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Old 08-12-2004, 04:52 AM   #1
ldp
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Registered: Apr 2004
Location: Belgium Antwerpen
Distribution: slackware - knoppix
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mysql: debian-sys-maint password changed by accident, possible to change it back?


Hi,
I have mysql running on my knoppix debian distribution. It works fine and all that but it seems that the /etc/init.d/mysql script to start/stop the deamon uses a mysql userid: debian-sys-maint
Problem is that I accidently changed the password for this user. Is there a way to find out the original password so I can put it back?
I found also a file /etc/mysql/debian.cnf in which I see the user and his encrypted password. I googled this a few times but no solutions found so far. Is it even possible to change this password?
I mean, I can change the password in the mysql.user table but there's no script to change it in the debian.cnf file.
I already tried to put the encrypted password from the debian.cnf file directly in the mysql.user table for the debian-sys-maint user but that don't seem to help.

any help welcome.

kind regards.
Lieven

Last edited by ldp; 08-12-2004 at 05:00 AM.
 
Old 08-12-2004, 06:00 AM   #2
ldp
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Original Poster
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I found out how to get it working again.
It seems that the password in the /etc/mysql/debian.cnf file is just a plaintext password altough it looks like an encrypted one. (it has the same amount of random characters like all other encrypted passwords in the mysql.user table)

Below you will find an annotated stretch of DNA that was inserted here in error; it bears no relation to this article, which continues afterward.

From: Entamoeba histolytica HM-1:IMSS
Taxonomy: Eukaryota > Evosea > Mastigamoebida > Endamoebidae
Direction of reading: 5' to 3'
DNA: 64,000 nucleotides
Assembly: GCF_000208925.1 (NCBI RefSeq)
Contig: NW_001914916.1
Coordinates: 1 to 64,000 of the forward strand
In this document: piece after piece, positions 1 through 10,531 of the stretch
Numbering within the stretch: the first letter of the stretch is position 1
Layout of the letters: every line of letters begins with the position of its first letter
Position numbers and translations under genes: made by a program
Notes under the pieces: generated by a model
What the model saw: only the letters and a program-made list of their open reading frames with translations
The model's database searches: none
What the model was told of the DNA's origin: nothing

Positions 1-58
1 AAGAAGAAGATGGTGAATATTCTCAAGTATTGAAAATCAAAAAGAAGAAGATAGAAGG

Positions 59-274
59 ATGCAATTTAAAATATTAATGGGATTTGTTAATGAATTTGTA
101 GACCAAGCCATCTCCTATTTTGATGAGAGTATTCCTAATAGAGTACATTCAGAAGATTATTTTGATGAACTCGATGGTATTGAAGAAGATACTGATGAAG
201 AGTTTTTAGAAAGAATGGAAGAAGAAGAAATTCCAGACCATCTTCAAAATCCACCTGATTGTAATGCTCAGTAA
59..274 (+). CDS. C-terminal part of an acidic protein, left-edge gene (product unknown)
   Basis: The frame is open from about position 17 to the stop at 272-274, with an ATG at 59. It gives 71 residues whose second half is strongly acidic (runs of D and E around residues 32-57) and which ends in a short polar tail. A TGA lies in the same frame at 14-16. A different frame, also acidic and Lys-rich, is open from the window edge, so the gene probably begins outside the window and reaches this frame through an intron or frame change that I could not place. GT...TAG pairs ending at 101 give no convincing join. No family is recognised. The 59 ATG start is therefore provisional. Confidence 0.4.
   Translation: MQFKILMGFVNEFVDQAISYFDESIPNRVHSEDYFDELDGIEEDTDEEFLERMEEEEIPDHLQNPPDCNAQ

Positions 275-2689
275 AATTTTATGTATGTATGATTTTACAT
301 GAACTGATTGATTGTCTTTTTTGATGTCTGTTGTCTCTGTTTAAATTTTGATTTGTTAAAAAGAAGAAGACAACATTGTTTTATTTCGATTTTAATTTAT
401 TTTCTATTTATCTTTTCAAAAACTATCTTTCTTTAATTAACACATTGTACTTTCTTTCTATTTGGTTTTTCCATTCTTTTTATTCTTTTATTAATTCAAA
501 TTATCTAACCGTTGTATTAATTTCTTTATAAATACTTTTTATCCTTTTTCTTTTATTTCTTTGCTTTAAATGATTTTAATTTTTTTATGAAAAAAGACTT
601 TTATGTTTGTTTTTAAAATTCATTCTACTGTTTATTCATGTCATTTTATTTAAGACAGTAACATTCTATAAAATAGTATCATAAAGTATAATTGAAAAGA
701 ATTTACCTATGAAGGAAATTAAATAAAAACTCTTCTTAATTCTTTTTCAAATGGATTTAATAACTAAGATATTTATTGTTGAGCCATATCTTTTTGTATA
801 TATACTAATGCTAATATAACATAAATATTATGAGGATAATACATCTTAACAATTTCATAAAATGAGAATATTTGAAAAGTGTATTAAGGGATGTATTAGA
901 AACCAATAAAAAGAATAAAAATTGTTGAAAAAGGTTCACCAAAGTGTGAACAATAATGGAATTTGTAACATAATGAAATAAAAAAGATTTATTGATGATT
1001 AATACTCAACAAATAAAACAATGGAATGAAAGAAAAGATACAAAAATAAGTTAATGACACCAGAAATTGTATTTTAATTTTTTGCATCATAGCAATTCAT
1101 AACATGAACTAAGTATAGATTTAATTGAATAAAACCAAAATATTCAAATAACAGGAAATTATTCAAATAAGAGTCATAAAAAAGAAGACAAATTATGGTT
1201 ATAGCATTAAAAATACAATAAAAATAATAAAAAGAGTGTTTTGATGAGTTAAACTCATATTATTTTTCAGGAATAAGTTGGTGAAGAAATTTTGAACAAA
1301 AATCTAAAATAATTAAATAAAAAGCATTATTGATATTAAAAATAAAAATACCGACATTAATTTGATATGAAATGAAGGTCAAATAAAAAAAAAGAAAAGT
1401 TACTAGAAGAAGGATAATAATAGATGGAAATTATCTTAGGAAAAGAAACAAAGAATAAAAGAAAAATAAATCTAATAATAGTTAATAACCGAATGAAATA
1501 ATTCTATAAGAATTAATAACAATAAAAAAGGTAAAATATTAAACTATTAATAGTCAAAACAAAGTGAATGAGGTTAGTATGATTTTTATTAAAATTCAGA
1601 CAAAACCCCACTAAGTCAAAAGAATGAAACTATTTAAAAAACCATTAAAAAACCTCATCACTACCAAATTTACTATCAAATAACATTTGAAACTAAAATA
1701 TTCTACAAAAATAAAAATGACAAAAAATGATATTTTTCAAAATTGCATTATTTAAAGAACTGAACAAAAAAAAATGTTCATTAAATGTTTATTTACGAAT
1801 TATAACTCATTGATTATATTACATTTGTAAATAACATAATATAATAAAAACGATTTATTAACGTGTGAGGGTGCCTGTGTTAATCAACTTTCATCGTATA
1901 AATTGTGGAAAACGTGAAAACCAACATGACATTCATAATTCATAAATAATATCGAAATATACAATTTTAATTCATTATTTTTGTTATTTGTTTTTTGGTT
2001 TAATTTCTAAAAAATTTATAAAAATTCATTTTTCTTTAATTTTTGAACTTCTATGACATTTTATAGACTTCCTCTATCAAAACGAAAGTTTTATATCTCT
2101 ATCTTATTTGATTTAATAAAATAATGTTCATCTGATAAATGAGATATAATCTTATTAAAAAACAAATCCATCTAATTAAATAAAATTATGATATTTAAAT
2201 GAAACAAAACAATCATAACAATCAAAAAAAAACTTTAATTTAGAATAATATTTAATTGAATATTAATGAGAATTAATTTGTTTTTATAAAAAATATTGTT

So instead of putting the pwd directly in the table, I used the password() function to encrypt it and now it works fine again.
rgds.
 
Old 08-12-2007, 07:31 PM   #3
jlinkels
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Thanks for the tip. I helped me out after I did the same.

jlinkels
 
Old 06-01-2009, 04:12 AM   #4
stioanid
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Quote:
Originally Posted by ldp View Post
I found out how to get it working again.
It seems that the password in the /etc/mysql/debian.cnf file is just a plaintext password altough it looks like an encrypted one. (it has the same amount of random characters like all other encrypted passwords in the mysql.user table)
So instead of putting the pwd directly in the table, I used the password() function to encrypt it and now it works fine again.
rgds.
Because I have the same problem with mysql and I can restart it.
Can you please provide the exact command you typed.
What I did is to copy password from /etc/mysql/debian.cnf and had it copied inside the following command

GRANT ALL PRIVILEGES ON *.* TO 'debian-sys-maint'@'localhost' IDENTIFIED BY 'password from debian.cnf' WITH GRANT OPTION;

but i think it didn't work because when I run

mysql -u root -p'password from debian.cnf'

I get the following
Access denied for user 'debian-sys-maint'@'localhost' (using password: YES)